OpenSSH Patches Information Leak Flaw

OpenSSH patched a vulnerability that affects all versions of OpenSSH prior to 7.2p2 with X11Forwarding enabled, and could expose files to theft and manipulation.

OpenSSH on Friday last Wednesday dropped a patch for a vulnerability that could expose files to theft and manipulation.

The flaw affects all versions of OpenSSH prior to 7.2p2 with X11Forwarding enabled, the OpenSSH project said in its advisory.

Unpatched versions of OpenSSH don’t properly sanitize input and can be abused to inject commands to xauth.

“Injection of xauth commands grants the ability to read arbitrary files under the authenticated user’s privilege,” the advisory says. “Other xauth commands allow limited information leakage, file overwrite, port probing and generally expose xauth, which was not written with a hostile user in mind, as an ¬† attack surface.”

OpenSSH are network-level security utilities used to encrypt traffic over SSH remote logins. Xauth is a mechanism that handles remote and VPN authentication.

“Xauth is run under the user’s privilege, so this vulnerability offers no additional access to unrestricted accounts, but could circumvent key or account restrictions such as sshd_config ForceCommand, authorized_keys command=”…” or restricted shells,” OpenSSH said.

OpenSSH warns that vulnerable versions don’t sanitize meta-characters from the authentication scheme and credential data sent in an X11 Forwarding session to xauth.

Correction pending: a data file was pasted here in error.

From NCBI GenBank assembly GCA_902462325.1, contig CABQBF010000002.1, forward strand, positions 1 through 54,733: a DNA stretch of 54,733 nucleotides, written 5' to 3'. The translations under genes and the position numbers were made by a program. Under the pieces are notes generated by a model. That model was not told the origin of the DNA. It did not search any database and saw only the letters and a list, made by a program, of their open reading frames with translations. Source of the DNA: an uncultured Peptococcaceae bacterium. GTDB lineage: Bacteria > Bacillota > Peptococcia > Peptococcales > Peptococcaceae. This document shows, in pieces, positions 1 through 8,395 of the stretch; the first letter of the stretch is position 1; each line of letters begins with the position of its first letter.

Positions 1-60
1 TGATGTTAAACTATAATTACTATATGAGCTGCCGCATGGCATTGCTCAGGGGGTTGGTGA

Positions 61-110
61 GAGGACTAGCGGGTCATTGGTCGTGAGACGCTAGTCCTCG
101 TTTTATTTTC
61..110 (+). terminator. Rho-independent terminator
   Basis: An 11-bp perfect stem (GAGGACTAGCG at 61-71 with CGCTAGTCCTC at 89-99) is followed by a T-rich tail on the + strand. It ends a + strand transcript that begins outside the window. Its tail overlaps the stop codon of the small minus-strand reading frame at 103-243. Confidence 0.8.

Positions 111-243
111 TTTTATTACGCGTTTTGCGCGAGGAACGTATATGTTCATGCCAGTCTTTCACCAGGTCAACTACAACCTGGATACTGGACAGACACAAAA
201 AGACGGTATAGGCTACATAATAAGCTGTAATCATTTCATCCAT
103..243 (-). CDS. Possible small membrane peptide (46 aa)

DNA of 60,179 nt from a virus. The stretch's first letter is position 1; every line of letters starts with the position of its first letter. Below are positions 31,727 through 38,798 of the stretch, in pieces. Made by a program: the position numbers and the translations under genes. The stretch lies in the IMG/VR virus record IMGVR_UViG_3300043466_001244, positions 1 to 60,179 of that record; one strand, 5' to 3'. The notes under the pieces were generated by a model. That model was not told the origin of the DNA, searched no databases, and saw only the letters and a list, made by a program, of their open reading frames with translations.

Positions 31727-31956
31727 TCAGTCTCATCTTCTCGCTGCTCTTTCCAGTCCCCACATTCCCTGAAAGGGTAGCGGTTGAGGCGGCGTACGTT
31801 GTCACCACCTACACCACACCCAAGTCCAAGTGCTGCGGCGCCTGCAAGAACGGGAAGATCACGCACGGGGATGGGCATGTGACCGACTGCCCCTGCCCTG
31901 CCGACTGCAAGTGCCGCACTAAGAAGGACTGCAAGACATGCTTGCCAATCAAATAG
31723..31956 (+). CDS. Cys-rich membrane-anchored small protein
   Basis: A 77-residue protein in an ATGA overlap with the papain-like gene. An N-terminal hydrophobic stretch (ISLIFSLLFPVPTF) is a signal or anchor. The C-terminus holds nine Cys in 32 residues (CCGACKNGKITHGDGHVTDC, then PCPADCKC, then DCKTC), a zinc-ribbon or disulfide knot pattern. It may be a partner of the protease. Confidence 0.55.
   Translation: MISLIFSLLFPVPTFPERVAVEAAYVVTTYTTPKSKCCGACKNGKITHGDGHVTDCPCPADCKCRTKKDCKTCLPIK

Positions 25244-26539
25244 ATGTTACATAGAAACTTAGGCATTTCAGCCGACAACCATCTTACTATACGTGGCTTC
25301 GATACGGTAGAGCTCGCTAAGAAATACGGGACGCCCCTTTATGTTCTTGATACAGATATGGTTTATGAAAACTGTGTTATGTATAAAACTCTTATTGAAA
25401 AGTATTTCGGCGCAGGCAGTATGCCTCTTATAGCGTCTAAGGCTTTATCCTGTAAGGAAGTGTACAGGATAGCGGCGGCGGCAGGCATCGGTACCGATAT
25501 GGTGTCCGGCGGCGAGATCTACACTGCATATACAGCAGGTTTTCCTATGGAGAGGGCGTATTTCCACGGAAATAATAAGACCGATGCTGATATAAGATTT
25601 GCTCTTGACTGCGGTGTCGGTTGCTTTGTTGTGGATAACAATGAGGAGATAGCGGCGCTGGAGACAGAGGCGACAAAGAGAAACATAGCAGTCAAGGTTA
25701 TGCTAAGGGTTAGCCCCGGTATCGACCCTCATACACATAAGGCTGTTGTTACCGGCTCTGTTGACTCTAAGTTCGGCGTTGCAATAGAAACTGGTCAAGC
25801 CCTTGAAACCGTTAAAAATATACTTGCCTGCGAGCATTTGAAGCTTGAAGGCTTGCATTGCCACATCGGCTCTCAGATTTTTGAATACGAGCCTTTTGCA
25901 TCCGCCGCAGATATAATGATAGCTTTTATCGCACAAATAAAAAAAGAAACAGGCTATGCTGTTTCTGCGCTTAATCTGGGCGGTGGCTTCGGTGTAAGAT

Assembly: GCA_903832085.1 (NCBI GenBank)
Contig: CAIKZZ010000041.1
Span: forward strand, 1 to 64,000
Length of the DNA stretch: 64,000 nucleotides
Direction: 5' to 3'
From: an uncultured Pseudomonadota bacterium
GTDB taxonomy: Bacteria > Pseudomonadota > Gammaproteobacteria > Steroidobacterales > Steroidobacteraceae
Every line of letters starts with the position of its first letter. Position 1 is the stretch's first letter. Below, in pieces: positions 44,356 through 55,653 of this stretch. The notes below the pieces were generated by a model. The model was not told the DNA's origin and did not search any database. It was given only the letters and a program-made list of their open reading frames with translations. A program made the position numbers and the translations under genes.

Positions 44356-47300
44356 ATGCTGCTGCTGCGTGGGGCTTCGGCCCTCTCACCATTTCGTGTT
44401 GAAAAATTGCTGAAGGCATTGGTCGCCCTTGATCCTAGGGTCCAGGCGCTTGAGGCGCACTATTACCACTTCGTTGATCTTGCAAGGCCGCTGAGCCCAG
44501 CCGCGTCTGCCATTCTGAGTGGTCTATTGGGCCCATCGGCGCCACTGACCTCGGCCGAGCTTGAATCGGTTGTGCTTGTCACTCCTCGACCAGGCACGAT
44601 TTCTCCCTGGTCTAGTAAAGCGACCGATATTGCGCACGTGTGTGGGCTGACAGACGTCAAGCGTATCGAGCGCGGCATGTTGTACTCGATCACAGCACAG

“An attacker could therefore supply a credential that injected commands to xauth,” the advisory says. “The attacker could then use a number of xauth commands to read or overwrite arbitrary files subject to file permissions, connect to local ports or perform attacks on xauth itself. OpenSSH 7.2p2 implements a whitelist of characters that are permitted to appear in X11 authentication credentials.”

This is the second major update of 2016 to OpenSSH. In January, a client vulnerability was patched that could have been exploited to leak private cryptographic keys.

The vulnerability was found by Qualys researchers, who said attackers would have to use a malicious server in order to force a client to give up the key. The vulnerability was found in a non-documented feature called roaming that supports the resumption of interrupted SSH connections.

This article was updated March 14 to correct the day the patch was released from last Friday to last Wednesday.

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